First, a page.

'No petition for the redress of any injury referred to in sub--clause (b) or sub-clause (c) of clause (1) shall be entertained if any other remedy for such redress is provided for by or under any other law for the time being in force.'

Section 102(1)(a) and (b) of the Act reads as under:--

'102(1) The Government may, by order in writing, cancel any resolution passed by a Panchayat Samiti or any Standing Committee thereof, if in their opinion, such resolution:

(a) is not legally passed; or

(b) is in excess or abuse of the powers conferred by or under this Act, or any other law; or'.

4. According to the allegations made in the petition, the resolution passed by the members of the Samiti accepting the motion for removal of Ramji Lal Petitioner No. 1 from the office of Chairman in its meeting held on 19th Nov. 1976, was illegally passed and that it was also passed in excess or abuse of the powers conferred by or under the Act on the Panchayat Samiti. That being so, the State Government can be approached by way of making an application to it under S. 102 of the Act to get that resolution cancelled on those grounds. This view finds support from the decision of the Division Bench of this Court in Ranjit Singh v. State of Punjab, 1964 Cur LJ (Punj) 255. In that case, it was held as under:--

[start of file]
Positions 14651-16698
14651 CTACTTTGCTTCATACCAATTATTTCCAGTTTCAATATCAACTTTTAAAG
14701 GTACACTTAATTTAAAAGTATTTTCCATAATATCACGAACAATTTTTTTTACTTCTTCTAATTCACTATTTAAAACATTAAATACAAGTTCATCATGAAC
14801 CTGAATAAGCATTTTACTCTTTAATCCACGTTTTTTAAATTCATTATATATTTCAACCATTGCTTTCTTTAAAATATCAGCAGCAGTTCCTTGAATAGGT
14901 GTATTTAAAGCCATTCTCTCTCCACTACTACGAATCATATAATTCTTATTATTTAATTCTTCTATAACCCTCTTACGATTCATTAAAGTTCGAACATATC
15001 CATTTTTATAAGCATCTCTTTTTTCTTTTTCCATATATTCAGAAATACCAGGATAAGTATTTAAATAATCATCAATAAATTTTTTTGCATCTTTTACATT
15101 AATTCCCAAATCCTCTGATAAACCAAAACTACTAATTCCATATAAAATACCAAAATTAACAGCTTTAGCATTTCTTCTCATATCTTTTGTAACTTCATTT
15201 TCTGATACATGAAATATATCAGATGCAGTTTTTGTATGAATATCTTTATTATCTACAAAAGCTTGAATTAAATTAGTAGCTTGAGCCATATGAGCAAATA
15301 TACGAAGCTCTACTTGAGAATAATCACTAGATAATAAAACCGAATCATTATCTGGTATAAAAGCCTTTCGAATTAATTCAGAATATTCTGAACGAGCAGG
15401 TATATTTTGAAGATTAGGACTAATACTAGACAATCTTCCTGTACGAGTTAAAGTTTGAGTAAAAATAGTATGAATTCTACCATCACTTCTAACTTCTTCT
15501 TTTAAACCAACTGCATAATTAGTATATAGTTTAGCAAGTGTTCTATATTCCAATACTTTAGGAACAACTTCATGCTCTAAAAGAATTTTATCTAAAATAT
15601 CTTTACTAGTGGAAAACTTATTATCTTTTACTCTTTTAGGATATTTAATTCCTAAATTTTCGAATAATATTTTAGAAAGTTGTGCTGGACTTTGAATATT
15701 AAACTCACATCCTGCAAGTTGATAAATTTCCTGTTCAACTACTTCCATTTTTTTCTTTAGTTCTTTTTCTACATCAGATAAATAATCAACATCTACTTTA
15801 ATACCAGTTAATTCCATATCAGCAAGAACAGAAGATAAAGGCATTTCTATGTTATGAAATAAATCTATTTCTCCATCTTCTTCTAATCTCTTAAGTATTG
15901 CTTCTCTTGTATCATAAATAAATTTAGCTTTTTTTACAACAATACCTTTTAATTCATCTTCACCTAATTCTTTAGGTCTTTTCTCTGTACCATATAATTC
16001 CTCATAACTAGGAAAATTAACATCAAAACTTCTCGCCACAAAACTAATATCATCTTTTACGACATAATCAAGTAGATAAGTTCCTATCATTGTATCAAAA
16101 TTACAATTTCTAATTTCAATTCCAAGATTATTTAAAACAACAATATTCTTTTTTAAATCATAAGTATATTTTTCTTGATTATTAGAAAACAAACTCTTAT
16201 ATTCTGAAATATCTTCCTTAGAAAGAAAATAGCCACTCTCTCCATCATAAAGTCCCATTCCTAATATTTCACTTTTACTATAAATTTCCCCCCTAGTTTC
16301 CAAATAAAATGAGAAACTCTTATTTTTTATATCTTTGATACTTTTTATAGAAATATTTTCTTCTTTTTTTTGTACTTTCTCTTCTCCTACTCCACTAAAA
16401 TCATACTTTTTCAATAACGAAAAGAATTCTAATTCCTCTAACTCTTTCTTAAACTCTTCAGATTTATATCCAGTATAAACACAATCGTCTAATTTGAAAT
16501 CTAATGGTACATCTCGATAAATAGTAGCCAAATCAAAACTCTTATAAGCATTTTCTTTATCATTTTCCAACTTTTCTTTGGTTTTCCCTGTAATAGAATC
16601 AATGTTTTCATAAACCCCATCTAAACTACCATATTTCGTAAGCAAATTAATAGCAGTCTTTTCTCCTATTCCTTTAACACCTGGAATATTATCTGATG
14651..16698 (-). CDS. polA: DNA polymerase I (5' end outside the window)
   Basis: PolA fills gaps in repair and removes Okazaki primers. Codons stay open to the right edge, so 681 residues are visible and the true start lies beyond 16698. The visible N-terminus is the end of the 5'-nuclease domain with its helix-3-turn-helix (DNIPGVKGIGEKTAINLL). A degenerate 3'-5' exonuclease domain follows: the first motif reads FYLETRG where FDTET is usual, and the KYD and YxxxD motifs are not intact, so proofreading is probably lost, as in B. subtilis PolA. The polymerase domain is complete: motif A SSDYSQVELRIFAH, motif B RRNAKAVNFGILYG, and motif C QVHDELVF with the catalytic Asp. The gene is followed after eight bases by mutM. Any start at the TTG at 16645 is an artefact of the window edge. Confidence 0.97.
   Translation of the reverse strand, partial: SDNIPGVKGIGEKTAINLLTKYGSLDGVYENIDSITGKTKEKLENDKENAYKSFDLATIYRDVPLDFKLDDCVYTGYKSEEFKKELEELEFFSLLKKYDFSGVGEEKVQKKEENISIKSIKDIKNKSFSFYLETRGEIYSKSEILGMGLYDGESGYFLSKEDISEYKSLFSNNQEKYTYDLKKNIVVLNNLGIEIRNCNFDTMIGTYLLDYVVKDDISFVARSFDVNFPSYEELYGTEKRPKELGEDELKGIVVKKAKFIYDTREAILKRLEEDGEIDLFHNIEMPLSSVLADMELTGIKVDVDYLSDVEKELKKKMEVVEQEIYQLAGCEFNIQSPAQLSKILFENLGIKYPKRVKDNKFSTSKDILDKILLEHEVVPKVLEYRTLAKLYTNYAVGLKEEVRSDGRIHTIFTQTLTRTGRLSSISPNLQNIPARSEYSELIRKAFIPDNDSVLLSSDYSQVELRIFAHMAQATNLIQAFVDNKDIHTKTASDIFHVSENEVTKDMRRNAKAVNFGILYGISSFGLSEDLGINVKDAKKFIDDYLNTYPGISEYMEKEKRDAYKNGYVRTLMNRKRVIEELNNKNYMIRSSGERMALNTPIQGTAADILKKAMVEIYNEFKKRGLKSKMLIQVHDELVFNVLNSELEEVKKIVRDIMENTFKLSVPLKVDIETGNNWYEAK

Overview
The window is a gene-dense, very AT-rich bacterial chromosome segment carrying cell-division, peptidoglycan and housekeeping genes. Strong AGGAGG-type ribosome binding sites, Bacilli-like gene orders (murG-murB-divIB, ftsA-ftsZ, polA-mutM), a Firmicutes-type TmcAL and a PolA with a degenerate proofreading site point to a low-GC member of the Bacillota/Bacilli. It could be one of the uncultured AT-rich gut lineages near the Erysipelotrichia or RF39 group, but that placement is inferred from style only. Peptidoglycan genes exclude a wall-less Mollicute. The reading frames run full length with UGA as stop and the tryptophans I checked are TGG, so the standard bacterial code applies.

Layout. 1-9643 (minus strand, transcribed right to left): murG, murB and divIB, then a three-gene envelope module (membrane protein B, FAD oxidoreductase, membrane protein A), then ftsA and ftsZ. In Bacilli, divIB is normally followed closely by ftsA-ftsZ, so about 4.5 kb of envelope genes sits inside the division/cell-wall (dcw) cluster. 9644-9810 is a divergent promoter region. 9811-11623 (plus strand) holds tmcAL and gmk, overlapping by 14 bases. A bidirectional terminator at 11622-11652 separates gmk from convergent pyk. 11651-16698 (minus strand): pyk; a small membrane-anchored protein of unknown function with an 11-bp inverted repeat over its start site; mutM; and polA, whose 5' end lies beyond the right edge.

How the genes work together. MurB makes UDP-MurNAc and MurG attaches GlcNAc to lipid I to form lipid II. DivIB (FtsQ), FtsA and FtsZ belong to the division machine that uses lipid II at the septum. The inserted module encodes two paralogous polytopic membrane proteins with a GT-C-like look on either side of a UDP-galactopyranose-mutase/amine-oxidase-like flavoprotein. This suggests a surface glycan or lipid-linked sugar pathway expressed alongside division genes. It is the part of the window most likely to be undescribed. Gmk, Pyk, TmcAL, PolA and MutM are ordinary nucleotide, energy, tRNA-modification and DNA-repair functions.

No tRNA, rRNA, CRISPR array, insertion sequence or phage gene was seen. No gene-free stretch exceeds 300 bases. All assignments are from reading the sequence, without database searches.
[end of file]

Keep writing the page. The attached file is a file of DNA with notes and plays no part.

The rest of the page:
'The impugned order of the Governor, Annexure 'C' has not set aside the election of the petitioner. All that has been done is that the resolution which was passed on 2nd August, 1963, has been cancelled. It cannot be said that the first resolution removing the third respondent from the office of the Chairman can be challenged by way of an election petition under S. 121 and there is nothing to suggest that the power of the government does not extend under sub--s. (1) of S. 102 of the Act to cancel a resolution which is not passed in conformity with the provisions of the Act even though it may lead consequentially to the resulting election being made ineffective. Indeed no election of the petitioner as a Chairman it could have taken place unless the third respondent had been validly removed under the first proviso of sub--s. (1) of S. 18 of the act petitioner as a Chairman it could have been challenged only by way of an election petition. The first resolution removing the third respondent from his office not being such a matter can certainly be cancelled by the Government under sub--s. (1) of S. 102 and nothing has been said about the second resolution in the impugned order.'